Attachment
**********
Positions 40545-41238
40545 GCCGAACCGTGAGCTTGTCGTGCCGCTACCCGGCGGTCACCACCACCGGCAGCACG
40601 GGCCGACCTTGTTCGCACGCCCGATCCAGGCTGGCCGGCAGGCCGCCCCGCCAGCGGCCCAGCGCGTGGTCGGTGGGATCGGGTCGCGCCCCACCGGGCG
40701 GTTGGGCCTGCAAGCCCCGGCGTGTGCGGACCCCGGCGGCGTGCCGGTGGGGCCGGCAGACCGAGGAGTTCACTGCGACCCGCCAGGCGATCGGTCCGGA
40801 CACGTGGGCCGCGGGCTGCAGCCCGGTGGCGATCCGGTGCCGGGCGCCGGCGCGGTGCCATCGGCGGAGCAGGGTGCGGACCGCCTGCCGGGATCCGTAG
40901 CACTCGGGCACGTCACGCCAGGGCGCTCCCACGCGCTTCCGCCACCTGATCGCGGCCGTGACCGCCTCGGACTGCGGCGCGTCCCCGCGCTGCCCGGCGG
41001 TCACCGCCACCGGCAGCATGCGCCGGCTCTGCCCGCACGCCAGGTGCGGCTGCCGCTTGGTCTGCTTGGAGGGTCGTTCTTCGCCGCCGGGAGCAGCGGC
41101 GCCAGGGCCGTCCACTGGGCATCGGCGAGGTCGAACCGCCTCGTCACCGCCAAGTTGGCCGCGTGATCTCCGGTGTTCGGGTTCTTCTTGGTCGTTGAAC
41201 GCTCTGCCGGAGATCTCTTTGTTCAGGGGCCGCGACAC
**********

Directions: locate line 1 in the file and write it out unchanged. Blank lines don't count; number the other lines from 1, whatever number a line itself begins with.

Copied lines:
Positions 40545-41238